Being under pressure is usually a bad thing, unless we’re talking about pressure treated wood. Pressure treating makes lumber more water resistant and helps prevent all the things that come along with water damage, such as insect infestation, rotting and fungus growth. It may be more expensive than non-treated lumber, but pressure treated lumber can last quite a long time, so it tends to pay for itself in the long-run.
There are, however, certain places pressure treated lumber should be used and other places it shouldn’t. You see, pressure treated wood is made by eliminating the air within lumber by saturating it with chemicals while it is under pressure. And while the result creates all of the pressure treated wood characteristics we know and love – like being water and insect resistant; the chemicals used to make it can also make it toxic.
That being said, people who work with pressure treated lumber should wear protective gear including safety glasses and gloves. Additionally, while pressure treated lumber may be the perfect material to use anyplace that is exposed to the elements – like for outside decking and fencing; it should not be used inside. If you are concerned about moisture with construction projects in places like your bathroom, make certain your non-treated lumber is properly sealed.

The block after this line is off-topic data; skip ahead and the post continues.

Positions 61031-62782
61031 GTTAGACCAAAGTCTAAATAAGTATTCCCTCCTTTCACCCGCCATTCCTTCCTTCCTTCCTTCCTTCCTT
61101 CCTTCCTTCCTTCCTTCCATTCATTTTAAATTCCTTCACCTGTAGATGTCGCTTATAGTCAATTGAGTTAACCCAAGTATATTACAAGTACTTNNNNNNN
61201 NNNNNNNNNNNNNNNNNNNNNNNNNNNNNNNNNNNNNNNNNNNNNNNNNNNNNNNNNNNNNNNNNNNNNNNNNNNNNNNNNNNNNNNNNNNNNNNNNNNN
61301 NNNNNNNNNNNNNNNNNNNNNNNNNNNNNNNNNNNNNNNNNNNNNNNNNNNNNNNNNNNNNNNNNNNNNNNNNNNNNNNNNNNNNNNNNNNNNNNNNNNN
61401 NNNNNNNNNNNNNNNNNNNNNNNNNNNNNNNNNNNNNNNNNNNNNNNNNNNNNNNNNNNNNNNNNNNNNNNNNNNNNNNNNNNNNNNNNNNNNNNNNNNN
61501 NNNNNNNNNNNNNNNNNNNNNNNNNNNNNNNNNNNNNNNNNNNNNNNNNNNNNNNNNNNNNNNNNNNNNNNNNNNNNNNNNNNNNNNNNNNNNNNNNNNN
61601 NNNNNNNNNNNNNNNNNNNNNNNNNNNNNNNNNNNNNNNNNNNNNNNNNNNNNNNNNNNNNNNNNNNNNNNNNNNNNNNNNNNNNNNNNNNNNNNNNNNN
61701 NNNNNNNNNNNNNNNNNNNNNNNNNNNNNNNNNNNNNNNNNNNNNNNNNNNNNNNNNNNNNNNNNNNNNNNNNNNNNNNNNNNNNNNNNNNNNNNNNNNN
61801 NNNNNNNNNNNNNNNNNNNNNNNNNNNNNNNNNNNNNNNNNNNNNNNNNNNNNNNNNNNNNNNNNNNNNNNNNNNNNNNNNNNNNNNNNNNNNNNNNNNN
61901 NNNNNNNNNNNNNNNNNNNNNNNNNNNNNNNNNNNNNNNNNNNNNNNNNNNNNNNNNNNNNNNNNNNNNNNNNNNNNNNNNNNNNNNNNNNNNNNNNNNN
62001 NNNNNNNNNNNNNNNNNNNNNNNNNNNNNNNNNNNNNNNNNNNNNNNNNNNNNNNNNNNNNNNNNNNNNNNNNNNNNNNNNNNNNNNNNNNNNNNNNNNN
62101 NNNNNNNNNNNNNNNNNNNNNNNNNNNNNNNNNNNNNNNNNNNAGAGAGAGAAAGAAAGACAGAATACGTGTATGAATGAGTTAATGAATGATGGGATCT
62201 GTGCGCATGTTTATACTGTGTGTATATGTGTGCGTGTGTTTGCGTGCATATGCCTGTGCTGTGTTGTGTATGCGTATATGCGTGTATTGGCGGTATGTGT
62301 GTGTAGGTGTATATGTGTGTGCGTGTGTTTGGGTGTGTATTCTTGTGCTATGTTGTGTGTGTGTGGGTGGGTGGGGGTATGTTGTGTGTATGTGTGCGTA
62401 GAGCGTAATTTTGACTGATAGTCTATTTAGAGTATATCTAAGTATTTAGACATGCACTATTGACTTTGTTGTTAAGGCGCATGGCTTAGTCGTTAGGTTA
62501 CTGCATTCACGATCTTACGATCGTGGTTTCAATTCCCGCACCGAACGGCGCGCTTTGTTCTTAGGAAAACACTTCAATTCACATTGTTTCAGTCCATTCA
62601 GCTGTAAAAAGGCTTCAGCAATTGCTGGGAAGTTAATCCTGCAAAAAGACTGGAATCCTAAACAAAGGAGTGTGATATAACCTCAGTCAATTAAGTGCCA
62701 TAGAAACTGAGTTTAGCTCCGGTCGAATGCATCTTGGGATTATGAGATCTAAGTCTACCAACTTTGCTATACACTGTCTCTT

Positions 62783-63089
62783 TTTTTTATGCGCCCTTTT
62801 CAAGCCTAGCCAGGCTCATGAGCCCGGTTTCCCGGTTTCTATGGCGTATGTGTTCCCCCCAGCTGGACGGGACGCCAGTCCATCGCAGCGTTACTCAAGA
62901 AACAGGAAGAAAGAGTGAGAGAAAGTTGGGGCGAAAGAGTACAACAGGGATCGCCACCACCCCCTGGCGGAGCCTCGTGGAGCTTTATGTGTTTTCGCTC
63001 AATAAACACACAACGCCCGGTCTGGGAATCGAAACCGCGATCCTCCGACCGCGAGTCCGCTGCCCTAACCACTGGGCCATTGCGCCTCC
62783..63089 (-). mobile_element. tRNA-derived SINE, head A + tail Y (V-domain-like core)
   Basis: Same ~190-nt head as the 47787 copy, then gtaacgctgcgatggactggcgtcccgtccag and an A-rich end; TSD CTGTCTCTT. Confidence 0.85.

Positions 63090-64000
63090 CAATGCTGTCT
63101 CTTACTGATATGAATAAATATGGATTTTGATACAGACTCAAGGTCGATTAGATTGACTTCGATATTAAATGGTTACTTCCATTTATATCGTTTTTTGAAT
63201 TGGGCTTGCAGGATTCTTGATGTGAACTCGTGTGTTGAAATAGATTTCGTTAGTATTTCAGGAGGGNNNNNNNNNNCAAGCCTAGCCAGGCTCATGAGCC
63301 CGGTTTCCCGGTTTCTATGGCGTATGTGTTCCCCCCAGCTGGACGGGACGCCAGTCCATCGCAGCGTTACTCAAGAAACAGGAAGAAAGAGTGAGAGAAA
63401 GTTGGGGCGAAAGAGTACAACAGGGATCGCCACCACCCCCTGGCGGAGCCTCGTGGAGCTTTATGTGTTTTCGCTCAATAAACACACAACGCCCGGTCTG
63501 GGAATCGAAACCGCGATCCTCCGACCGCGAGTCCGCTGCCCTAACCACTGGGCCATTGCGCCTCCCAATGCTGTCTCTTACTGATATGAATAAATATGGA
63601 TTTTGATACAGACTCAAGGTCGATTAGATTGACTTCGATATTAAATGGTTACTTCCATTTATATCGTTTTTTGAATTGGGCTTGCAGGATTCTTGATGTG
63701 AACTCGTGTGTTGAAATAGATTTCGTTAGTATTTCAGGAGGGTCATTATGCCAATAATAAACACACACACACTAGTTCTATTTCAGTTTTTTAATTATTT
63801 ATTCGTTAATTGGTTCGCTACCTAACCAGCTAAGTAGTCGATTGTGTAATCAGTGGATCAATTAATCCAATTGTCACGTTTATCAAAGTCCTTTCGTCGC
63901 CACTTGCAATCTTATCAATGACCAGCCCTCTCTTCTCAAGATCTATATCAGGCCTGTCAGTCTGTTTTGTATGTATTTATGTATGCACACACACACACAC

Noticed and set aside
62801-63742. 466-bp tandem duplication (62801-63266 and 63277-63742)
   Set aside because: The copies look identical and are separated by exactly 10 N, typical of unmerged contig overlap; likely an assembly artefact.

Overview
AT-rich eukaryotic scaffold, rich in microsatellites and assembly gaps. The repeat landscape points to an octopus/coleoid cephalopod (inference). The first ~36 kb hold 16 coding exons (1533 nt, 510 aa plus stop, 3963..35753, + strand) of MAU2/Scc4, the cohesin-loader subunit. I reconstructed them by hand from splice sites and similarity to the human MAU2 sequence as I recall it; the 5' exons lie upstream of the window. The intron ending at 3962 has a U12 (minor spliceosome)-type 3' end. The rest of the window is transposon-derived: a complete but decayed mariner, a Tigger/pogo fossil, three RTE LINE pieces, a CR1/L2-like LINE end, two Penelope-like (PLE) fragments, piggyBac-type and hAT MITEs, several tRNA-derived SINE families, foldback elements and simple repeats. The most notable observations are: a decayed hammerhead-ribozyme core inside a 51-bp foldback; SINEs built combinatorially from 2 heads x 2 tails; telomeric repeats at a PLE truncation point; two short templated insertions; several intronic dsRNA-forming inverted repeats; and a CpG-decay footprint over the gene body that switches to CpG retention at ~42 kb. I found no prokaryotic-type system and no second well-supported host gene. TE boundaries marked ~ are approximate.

Also be advised that there are different grades of pressure treated wood. The lower the grade, the more defects you may find. There are also different types of pressure treated wood. The one we discussed above is pretty much your basic above ground pressure treated lumber, but there is also pressure treated lumber made for below ground construction. This specially crafted pressure treated lumber will last even longer in wet conditions. Then take things up one more notch and you have your marine grade pressure treated lumber which is used for seaside construction such as docks and seawalls.